Page last updated at 16:41 GMT, Thursday, 21 January 2010

Ministers defend counter-terror spending in Pakistan

Foreign Office projects hit: From BBC Democracy Live

Ministers have admitted cutting some counter-terror projects in Pakistan - a day after Gordon Brown said the area was the "number one security threat".

Ministers say the budget for counter terrorism will go up next year - but not by as much as hoped and some projects have already been axed.

The Foreign Office is having to cut back because of the falling pound.

The Tories have accused the government of "being indifferent" to Britain's global interests.

But Foreign Secretary David Miliband firmly denied this, telling the BBC: "We make absolutely no apology for making sure our spending goes on the highest impact programmes.

"As our budget rises we want to make sure that it has greatest effect. And it's very important that people understand the priority that the Foreign Office as well as the whole government gives to counter-terrorism and it's very important that the truth gets out which is that our spend on counter-terrorism in Pakistan is going up and I'm pleased that it's doing so."

'Essential projects'

Foreign Office minister Baroness Kinnock said the budget would go from £8.2m in 2009/10 to £9.5m in 2010/11.

But in a statement to peers, she admitted this was "not as much as hoped" and that a "small number of... projects that were not delivering as effectively as other projects at meeting CT (counter-terrorism) objectives" had been cut or "scaled back" as a result.

We have a government, and in particular a prime minister, which is indifferent to the point of negligence towards the global interests of the United Kingdom
Shadow Foreign Office minister David Lidington

The BBC understands they include education projects and efforts to tackle radicalisation in madrasas - Islamic schools or colleges.

Pakistan's High Commissioner Wajit Shamsul Hasan told BBC Radio 4's The World at One that the projects that had been axed were "essential projects" which he hoped would be restored when the British government had resolved its financial problems.

Shadow Foreign Office minister David Lidington said the row suggests "that we have a government, and in particular a prime minister, which is indifferent to the point of negligence towards the global interests of the United Kingdom".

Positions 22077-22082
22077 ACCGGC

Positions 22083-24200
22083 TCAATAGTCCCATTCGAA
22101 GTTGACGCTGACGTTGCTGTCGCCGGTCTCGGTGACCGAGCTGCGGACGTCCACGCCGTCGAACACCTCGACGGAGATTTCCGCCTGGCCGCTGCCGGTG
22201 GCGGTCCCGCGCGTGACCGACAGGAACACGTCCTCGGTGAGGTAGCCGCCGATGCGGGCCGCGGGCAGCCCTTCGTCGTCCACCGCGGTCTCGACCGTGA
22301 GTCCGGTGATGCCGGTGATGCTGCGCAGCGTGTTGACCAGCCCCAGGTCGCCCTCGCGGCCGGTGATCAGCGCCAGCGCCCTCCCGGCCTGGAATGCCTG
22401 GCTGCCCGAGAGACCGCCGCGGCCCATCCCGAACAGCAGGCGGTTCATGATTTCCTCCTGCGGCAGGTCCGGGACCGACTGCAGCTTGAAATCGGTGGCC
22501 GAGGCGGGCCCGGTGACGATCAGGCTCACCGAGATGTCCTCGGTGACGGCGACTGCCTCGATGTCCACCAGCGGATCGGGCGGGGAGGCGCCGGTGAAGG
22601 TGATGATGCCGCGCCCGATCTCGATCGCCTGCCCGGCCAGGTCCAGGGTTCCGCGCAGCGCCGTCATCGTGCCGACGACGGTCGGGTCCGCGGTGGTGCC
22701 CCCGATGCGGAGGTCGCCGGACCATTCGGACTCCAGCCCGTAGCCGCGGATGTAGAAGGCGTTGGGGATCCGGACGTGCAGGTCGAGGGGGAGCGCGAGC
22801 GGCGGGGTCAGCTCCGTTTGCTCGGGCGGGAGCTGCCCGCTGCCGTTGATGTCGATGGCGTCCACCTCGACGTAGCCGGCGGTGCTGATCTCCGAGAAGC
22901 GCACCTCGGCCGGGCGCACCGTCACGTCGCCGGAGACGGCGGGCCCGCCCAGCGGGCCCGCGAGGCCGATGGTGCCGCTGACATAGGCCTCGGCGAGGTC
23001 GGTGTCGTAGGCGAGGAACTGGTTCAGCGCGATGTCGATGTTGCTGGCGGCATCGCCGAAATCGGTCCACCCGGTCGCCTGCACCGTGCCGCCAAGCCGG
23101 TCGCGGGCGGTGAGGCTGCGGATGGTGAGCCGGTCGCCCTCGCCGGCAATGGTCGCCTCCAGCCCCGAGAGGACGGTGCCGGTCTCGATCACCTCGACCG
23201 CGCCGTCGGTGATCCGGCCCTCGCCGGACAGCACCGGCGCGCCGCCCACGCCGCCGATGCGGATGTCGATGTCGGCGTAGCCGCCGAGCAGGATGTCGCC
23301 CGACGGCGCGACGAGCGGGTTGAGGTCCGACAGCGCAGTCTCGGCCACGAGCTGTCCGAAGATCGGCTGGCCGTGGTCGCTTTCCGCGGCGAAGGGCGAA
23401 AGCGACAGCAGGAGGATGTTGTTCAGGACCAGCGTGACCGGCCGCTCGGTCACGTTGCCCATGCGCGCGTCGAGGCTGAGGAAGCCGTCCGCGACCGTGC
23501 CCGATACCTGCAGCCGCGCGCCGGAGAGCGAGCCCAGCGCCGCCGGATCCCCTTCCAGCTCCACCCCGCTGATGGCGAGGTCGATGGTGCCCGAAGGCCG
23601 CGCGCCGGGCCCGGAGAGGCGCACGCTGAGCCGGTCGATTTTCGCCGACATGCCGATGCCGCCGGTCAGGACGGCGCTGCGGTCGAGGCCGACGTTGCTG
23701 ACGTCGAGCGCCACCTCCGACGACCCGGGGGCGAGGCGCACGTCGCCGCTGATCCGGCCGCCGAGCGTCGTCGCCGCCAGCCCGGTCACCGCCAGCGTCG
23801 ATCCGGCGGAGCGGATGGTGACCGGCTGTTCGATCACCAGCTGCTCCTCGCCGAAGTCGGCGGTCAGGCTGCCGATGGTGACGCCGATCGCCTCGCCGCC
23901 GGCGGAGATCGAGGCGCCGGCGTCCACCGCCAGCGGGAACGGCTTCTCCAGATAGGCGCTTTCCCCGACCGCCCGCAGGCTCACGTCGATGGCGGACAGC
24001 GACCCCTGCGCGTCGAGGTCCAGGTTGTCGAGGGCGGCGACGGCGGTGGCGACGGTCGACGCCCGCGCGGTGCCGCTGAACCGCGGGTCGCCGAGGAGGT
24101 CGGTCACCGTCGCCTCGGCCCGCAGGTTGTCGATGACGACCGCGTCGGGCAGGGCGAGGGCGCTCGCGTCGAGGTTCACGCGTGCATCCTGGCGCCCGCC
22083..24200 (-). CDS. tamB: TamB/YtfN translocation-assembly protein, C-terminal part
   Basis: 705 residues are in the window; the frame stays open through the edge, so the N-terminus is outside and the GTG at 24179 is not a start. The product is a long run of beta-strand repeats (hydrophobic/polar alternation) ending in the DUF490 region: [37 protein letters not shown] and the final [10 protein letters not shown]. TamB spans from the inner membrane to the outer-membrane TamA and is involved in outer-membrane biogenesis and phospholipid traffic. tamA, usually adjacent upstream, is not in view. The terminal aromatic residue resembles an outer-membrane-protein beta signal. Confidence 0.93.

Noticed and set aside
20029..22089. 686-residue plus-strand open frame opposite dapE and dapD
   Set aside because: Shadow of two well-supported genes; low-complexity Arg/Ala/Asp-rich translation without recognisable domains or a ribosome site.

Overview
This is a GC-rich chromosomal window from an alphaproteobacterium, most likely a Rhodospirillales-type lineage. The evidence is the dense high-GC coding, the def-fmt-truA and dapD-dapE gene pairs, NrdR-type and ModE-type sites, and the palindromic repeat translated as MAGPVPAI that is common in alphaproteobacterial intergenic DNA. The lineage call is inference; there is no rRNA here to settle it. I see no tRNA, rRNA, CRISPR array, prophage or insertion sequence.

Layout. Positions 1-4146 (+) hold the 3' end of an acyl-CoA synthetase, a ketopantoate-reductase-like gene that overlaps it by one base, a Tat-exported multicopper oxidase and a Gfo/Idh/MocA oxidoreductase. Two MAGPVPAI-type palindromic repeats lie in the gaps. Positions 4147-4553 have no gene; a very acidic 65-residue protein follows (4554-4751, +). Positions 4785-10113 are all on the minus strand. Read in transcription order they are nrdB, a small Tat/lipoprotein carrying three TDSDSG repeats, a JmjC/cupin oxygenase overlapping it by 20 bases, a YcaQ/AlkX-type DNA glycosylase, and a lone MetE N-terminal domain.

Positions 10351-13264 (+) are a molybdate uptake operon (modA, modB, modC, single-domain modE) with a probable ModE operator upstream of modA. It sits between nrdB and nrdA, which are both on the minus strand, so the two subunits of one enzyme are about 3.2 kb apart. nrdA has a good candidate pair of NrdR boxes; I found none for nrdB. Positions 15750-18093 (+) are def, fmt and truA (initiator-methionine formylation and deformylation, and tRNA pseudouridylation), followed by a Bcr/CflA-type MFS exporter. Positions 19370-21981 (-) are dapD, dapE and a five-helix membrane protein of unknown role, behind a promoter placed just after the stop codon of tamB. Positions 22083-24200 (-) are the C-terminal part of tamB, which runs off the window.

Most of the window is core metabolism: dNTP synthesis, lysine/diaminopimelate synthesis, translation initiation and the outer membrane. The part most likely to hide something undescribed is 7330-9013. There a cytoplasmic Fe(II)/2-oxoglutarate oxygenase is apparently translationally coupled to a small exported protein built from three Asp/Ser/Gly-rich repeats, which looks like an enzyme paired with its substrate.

But minister Chris Bryant hit back, telling Mr Lidington: "You can huff and you can puff as much as you want, but unless you are prepared to make commitments about your funding after a general election, I don't think anyone will take you seriously."

'Substantial cuts'

The Foreign Office, which receives about 50% of its funding in foreign currency, was cushioned against the falling pound by a special fund until it was axed in 2007.

Defence Secretary Bob Ainsworth has also said exchange rate issues were affecting the defence budget.

"We are having to try to live within our budget and move money around to our priorities," he said.

The full extent of the problem for the Foreign Office is set out in a leaked memo obtained by the Conservatives.

The memo orders officials to draw up plans for "substantial" cuts to be implemented "soon after the election" - blaming the cash crisis on the falling value of sterling and budget pressure.

Further cuts could and should not be achieved by salami slicing: it would require us to stop activity, close posts and reduce staff numbers
Leaked Foreign Office memo

It suggests foreign posts may have to close if funding is cut further, although it stressed that Foreign Secretary David Miliband did not want this.

Nevertheless, the Tories have accused Labour of drawing up a secret hit list of embassies it planned to close - something firmly denied by ministers.

The row over Foreign Office funding blew up on Wednesday after Baroness Kinnock revealed it was facing a budget shortfall, which was due to get slightly worse in 2010/11.

She told peers: "We have had staff redundancies in Argentina, Japan and across the United States.

"Programmes in Afghanistan in counter-narcotics have been cut, capacity building to prevent conflicts in Africa, counter-terrorism and radicalisation in Pakistan, the list goes on."


Her comments came two hours after Gordon Brown outlined a range of new counter-terrorism measures to MPs in a Commons statement.

During that statement he said that the "crucible of terrorism" on the Afghan-Pakistan border remained the "number one security threat to the West".

BBC political correspondent Carole Walker said the apparent confusion between the two statements had arisen because the Foreign Office "failed to clear the specific cutbacks through the government committee which oversees security and counter-terrorism".

Speaking on a visit to a housing estate in Stevenage, Mr Brown stressed that there would be no cuts in the counter-terrorism budget to be spent in Pakistan and it would increase next year.

"We are extending the range of work we are doing on de-radicalisation... but we also want to support the moderates," he said.

But Lib Dem foreign affairs spokesman Edward Davey said: "Cuts to essential counter-terrorism work in Pakistan are simply unacceptable.

"When our troops are in Afghanistan to fight the terrorist threat, it is a betrayal of their sacrifice to slash the diplomatic budget crucial to crushing the very source of that threat."

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